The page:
04/02/2015 08:15 GMT | Updated 04/02/2015 08:59 GMT

Forced Sterilisation Of Mother With Learning Difficulties Approved By Judge

Chris Young/PA Archive
The Scales of Justice on top of the Old Bailey in central London, as the jury in the Soham murder case enters the third night of deliberation. Lord Justice Moses has sent the jury to reach verdict in the case agianst Ian Huntley and Maxine Carr, who face charges relating to the unlawful deaths of school girls Holly Wells and Jessica Chapman.

A judge has ruled that a mother-of-six with learning disabilities can be sterilised.

Health authority and social services bosses had asked Mr Justice Cobb to authorise forced entry into the woman's home, the use of ''necessary restraint'' and sterilisation, at a hearing in the Court of Protection - where issues relating to sick and vulnerable people are examined - in London.

They argued such moves were in the best interests of the woman, who is 36.


Specialists said the woman had physical health problems which could put her life in danger if she became pregnant again.

Officials acknowledged that the rulings they wanted were ''extraordinary'' but said the woman's health - and life - could be at ''grave'' risk if action was not taken.

Mr Justice Cobb today granted their applications.

The judge described the case as "exceptional" and said the circumstances were "extreme".

He said the case was not about eugenics and that a further pregnancy could threaten the woman's life.

Mr Justice Cobb did not identify anyone involved.

"The ethical, legal and medical issues arising here are self-evidently of the utmost gravity, engaging, and profoundly impacting upon (the woman's) personal autonomy, privacy, bodily integrity, and reproductive rights," Mr Justice Cobb explained in his written ruling.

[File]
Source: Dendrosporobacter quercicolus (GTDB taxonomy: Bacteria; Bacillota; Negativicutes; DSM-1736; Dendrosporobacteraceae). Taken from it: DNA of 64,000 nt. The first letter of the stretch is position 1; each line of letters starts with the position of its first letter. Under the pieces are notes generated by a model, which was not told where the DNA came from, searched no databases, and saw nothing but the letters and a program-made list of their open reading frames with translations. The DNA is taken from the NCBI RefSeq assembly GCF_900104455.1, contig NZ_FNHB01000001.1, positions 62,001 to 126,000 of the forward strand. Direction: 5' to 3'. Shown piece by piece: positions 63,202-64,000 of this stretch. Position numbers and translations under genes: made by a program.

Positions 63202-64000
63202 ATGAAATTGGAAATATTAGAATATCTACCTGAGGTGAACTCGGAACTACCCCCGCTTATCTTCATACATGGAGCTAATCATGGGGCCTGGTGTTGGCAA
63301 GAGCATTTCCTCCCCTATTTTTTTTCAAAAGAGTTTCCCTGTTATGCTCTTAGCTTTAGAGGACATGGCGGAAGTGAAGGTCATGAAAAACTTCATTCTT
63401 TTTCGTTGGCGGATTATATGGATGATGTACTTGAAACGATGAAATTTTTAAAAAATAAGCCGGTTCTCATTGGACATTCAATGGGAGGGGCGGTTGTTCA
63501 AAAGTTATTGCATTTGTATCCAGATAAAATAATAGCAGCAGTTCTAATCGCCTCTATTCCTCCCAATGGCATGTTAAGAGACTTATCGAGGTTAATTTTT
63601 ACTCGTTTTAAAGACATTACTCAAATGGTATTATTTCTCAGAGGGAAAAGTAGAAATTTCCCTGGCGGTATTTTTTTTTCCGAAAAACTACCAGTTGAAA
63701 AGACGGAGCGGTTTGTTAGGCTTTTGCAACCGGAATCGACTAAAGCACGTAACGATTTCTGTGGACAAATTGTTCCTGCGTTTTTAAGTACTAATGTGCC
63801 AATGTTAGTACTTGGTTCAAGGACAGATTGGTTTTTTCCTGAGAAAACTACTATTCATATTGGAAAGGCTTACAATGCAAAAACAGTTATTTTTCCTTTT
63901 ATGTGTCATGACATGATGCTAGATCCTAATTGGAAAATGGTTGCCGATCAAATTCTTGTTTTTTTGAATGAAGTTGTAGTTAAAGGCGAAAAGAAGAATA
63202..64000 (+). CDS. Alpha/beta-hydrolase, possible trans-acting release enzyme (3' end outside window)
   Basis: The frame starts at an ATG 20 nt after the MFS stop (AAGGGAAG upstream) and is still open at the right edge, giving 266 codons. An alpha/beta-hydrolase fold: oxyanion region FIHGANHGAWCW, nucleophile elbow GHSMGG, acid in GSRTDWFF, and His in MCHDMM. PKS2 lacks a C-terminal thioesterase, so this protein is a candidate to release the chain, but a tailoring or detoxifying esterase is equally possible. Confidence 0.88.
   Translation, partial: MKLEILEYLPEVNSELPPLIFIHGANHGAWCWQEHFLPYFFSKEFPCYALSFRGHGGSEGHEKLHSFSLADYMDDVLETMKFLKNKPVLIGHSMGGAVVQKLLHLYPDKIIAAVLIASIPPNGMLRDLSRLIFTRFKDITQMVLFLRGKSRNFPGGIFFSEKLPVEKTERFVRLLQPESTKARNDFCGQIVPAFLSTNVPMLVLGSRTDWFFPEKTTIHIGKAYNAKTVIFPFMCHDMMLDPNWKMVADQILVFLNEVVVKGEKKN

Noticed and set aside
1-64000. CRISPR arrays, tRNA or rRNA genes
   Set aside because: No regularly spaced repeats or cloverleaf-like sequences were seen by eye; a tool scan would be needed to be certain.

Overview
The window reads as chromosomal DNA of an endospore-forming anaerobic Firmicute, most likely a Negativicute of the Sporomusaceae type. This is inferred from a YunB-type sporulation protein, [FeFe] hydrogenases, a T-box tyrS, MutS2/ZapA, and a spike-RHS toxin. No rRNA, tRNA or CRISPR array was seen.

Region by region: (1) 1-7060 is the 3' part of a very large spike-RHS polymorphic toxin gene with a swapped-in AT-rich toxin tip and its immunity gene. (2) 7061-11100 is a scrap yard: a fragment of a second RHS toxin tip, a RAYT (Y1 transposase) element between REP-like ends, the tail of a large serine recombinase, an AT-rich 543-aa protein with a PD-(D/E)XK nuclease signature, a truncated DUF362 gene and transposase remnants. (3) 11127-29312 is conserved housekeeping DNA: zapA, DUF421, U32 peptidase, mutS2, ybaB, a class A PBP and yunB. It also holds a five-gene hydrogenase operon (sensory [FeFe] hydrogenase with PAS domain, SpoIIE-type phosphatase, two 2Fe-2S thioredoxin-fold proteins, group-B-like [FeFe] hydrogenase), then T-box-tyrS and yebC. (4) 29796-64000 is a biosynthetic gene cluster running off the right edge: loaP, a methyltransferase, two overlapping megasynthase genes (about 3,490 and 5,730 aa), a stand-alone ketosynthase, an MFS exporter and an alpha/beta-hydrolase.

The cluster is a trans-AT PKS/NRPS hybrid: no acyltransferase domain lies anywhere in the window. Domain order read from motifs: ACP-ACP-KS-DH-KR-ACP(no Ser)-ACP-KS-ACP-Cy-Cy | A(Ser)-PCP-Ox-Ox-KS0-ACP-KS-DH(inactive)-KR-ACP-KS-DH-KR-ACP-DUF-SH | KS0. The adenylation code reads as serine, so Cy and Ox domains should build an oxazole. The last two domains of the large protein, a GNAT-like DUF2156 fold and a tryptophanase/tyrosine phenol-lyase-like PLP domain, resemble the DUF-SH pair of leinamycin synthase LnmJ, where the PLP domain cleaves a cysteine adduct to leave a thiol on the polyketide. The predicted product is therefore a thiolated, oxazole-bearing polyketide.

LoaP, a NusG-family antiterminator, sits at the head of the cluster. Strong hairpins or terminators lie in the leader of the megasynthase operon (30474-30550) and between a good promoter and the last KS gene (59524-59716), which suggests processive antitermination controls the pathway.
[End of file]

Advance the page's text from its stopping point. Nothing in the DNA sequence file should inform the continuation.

"This is, in my judgment, an exceptional case on its facts; the applicants seek a range of relief which is likely to arise only in the most extreme circumstances."

The judge said the woman had a history of concealing or attempting to conceal pregnancies from health professionals.

And he added: "This case is not about eugenics.

"This outcome has been driven by the bleak yet undisputed evidence that a further pregnancy would be a significantly life-threatening event for (the woman).

"The applicants' obstetric, gynaecological and contraceptive experts strongly recommend this treatment for (the woman), jointly expressing themselves in these stark terms: 'The risk to (the woman) of a future pregnancy, especially if concealed, is highly likely to lead to her death'."

Mr Justice Cobb declared that the woman lacked the mental capacity to litigate and make decisions regarding contraception.

The judge concluded that "therapeutic sterilisation" would be lawful and in the woman's best interests.

He authorised medics and social services staff to: "Remove (the woman) from her home and take steps to convey her to hospital for the purposes of the sterilisation procedure."

And he said "necessary and proportionate steps" could include "forced entry and necessary restraint".

The New Oxford Dictionary of English defines "eugenics" as:

The science of improving a population by controlled breeding to increase the occurrence of desirable heritable characteristics. Developed largely by Francis Galton as a method of improving the human race, it fell into disfavour only after the perversion of its doctrines by the Nazis.